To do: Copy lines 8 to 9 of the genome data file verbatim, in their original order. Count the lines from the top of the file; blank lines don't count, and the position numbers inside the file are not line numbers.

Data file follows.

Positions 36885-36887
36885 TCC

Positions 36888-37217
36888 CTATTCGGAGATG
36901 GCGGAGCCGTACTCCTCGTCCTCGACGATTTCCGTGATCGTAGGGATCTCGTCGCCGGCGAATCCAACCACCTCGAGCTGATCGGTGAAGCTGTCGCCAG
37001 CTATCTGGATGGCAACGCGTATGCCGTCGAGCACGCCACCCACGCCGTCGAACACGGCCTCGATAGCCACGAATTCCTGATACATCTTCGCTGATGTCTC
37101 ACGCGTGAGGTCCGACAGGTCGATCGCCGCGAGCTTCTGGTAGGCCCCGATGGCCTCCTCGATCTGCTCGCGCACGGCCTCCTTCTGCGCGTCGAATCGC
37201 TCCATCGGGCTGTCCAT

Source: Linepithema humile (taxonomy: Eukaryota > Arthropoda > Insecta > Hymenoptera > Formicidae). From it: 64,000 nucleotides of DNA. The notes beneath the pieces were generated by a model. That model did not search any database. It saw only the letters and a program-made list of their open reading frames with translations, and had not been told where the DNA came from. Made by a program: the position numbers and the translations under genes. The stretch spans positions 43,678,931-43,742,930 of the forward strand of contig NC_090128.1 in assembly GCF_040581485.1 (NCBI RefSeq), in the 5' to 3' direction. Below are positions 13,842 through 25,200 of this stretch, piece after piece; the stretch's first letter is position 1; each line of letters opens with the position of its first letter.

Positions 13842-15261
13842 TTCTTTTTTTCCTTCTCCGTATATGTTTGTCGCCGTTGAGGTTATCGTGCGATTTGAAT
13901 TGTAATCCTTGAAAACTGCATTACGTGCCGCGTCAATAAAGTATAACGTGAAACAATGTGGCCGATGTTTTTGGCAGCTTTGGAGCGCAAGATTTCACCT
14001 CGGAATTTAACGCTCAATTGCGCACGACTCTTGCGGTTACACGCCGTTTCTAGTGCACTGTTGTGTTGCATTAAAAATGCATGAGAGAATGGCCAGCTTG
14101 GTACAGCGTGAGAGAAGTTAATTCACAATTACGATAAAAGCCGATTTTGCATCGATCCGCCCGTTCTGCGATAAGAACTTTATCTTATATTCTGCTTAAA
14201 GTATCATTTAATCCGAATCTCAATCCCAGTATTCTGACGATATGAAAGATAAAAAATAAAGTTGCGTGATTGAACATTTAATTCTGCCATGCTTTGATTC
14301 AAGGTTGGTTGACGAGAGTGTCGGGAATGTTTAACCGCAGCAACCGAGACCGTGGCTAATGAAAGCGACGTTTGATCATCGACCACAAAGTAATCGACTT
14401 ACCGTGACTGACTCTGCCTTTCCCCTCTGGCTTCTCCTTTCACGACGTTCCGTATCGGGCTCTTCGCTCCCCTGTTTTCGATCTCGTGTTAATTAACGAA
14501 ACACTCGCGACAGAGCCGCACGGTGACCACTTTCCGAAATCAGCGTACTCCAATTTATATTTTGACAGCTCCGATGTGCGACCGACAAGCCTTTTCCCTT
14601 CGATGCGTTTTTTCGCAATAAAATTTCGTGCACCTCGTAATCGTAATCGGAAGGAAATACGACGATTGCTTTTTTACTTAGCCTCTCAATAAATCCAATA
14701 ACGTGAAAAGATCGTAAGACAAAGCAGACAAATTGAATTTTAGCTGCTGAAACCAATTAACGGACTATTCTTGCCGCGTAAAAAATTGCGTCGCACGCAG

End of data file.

37201 TCCATCGGGCTGTCCAT

Source: Linepithema humile (taxonomy: Eukaryota > Arthropoda > Insecta > Hymenoptera > Formicidae). From it: 64,000 nucleotides of DNA. The notes beneath the pieces were generated by a model. That model did not search any database. It saw only the letters and a program-made list of their open reading frames with translations, and had not been told where the DNA came from. Made by a program: the position numbers and the translations under genes. The stretch spans positions 43,678,931-43,742,930 of the forward strand of contig NC_090128.1 in assembly GCF_040581485.1 (NCBI RefSeq), in the 5' to 3' direction. Below are positions 13,842 through 25,200 of this stretch, piece after piece; the stretch's first letter is position 1; each line of letters opens with the position of its first letter.